Smart and easy foods

Smart and easy foods


Bananas are rated by most experts as the ideal snack. A ripe banana offers quick energy (equivalent to 5 teaspoons of sugar) and is also full of more complex carbohydrates, yet it is easy to digest. And they are not so calorie-laden as to be fattening unless you eat them in bunches! Bananas are also rich in potassium, an important mineral that helps to keep blood pressure low. Plus, it’s a “happy food": The food-to-mood relationship is bridged by neurotransmitters in our bodies. Bananas offer significant amounts of tryptophan and tyrosine—precursors to “happy" neurotransmitters serotonin and dopamine! In fact, a banana delivers the same dose of serotonin naturally as a Prozac pill supplies artificially. The perfect pick-me-up for mid-afternoon blah.

Illustration by Jayachandran / Mint

Did you know? Jokes apart, bananas follow you from boardroom into the bedroom—potassium and B vitamins are necessities for sex hormone production.

Nutritional info: 1 banana (100g)

Calories: 90kcal

Protein: 1.1g

Carbohydrate: 23g

Fibre: 2.6g

Total fat: 0.33g

Saturated fat: Negligible

Cholesterol: Nil

Sodium: 1mg

Bonus: 362mg potassium, 5mg calcium.


Unless you’re desperate for a hot cuppa, forget caffeine-laden java and give soya milk a shot. Coffee and tea may perk you up at once, but they draw water gradually away, leaving you slower, duller, sleepier. Soya, on the other hand, stabilizes blood sugar, taking away that gnawing in the tummy, that droopy-eyed feeling. Soya is a low-carbohydrate source of high-quality protein with high satiety (meaning your appetite stays satisfied for longer and further cravings are reduced). Just make sure you pick natural over sweetened or flavoured (which are chock-full of sugar, salt and other unnecessaries).

Long-term benefits: By stabilizing blood sugar, soya foods also balance the hormonal see-saw that leads to weight gain. Cancer-fighting isoflavones are an added advantage.

Did you know? The latest superfood to battle hair loss: soya milk (and other soya products, according to a study in the Biology of Reproduction journal).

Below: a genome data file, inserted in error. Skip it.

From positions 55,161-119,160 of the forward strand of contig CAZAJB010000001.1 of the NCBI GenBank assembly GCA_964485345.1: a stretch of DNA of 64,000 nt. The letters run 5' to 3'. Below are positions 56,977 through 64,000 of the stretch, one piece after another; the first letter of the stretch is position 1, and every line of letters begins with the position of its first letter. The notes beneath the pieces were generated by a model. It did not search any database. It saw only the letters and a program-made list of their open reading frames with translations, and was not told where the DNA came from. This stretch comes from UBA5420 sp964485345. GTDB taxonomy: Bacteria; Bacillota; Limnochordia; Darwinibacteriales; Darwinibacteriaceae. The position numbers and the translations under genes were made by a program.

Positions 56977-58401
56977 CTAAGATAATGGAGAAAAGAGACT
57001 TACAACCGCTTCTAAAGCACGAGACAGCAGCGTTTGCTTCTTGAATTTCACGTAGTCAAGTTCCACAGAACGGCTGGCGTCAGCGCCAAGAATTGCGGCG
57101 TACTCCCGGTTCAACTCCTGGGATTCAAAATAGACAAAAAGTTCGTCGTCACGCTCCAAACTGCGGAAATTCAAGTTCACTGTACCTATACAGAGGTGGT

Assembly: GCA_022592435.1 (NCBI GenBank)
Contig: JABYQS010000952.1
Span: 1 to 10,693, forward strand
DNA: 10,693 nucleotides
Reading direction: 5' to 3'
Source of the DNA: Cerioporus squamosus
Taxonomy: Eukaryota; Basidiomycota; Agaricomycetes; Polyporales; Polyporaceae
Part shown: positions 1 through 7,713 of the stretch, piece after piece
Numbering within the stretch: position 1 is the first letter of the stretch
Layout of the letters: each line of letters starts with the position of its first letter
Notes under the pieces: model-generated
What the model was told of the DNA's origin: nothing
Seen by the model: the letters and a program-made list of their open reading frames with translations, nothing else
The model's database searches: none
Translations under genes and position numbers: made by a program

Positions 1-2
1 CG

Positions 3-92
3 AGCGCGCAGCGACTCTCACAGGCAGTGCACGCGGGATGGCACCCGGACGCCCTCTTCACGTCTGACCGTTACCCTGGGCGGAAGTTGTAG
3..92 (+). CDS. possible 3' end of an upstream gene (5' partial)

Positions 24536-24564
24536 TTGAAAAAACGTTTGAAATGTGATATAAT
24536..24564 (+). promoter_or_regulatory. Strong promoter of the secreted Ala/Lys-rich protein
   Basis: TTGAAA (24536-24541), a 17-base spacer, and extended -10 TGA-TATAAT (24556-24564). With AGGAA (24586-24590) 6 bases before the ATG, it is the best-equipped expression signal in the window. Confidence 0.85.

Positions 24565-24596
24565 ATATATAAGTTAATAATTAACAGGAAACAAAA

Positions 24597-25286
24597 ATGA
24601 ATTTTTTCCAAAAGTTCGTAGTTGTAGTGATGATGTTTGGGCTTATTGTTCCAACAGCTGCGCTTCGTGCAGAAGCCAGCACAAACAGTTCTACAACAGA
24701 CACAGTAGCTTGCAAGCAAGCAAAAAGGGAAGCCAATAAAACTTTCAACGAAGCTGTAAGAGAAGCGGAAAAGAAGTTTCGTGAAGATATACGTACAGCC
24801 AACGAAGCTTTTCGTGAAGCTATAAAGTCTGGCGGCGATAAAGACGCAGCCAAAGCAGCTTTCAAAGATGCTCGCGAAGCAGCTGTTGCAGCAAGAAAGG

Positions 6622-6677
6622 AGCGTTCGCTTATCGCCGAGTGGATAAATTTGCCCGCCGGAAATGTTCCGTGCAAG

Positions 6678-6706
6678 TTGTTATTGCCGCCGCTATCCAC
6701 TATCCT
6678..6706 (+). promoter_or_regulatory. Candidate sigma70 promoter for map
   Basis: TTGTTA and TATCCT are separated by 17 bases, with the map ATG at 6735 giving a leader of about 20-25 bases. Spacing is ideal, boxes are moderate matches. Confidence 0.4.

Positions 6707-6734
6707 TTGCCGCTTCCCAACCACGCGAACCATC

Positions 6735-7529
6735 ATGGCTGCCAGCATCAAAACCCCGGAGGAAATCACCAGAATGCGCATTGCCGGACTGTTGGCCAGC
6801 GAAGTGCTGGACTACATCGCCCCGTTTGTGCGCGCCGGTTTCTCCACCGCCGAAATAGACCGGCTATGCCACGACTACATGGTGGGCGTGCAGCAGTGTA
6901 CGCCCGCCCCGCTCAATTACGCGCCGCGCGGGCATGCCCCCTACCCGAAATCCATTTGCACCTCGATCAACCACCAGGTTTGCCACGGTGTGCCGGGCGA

Nutritional info: 100ml soya milk

Calories: 54kcal

Protein: 3.27g

Carbohydrate: 6.3g

Fibre: 0.6g

Total fat: 1.75g

Saturated fat: Negligible

Cholesterol: Nil

Sodium: 51mg

Bonus: No cholesterol (which occurs naturally in milk), and great for those who can’t have milk because they are lactose intolerant.


Whole fruits in general are a rich source of dietary fibre, vitamins, minerals and antioxidants. But crunchy fruits, such as apples, play an important part in sustaining blood sugar level, because the complex carbohydrates ensure a constant flow of energy. In addition, the apple’s sweetness comes from fructose—simple sugar for a quick energy (and mood) boost—which is channelled slower thanks to that hefty dose of fibre (so no sugar slump later).

Long-term benefits: That mega dose of fibre helps knock down cholesterol levels, reduces risk of hardening arteries, and, therefore, a stroke or heart attack.

Did you know? Apples help you breathe better! The antioxidants in them fight asthma, a couple of British studies have found.

Nutritional info: 1 apple (150g)

Calories: 77cal

Protein: 0.4g

Carbohydrate: 20.6g

Fibre: 3.6g

Total fat: negligible

Saturated fat: Negligible

Cholesterol: Nil

Sodium: 1mg

Bonus: 6.9mg vitamin C (a potent antioxidant) and 159mg potassium (see “Bet on Bananas").


Fresh figs are not easily available in India but dried figs are in abundance. An excellent source of potassium and fibre, figs are also a good source of vitamin B6, which is responsible for producing mood-boosting serotonin (the same as with bananas). Plus they offer satiety because of high fibre content. A highly nutritious snack, but calorie-dense, so don’t go overboard.

Long-term benefits: Figs are a good source of calcium, which promotes bone density. They also prevent water retention (potassium at work), treating PMS and high blood pressure.

Did you know? Fig leaves aren’t just good for modesty, they can keep insulin dependency under wraps! One study added extract of fig leaves to insulin given to diabetics, and found they needed less. Cue for a platter of fig-leaf dolmades for lunch?

Nutritional info: 50g (5-6 dried figs)

Calories: 124kcal

Protein: 1.65g

Carbohydrate: 32g

Fibre: 4.9g

Total fat: 0.5g

Saturated fat: Negligible

Cholesterol: Nil

Sodium: 5mg

Bonus: 81mg calcium, 340mg potassium.


Dried apricots are often overlooked in favour of the more common raisins and dates. But it is a perfect on-the-go snack even if you are watching your weight: low on calories, yet so luscious (one apricot gives you only 17kcal), contains hardly any fat and has only a small amount of carbs. Yet it is satisfyingly chewy and has enough fibre to help you outlast the hunger pangs of the next busy hour. Just make sure you get the kind not treated with sulphites (specially bad for the sulphur-sensitive). They are brownish rather than a glowing orange, but taste just as yummy.

Long-term benefits: Apricots are an excellent remedy for anaemia (high iron content); plus the small but significant amount of copper helps make that iron available to your body. It protects the heart, too (high beta-carotene and lycopene content), fights carcinogens and counters high blood pressure (lots of potassium to balance modern sodium-rich diets).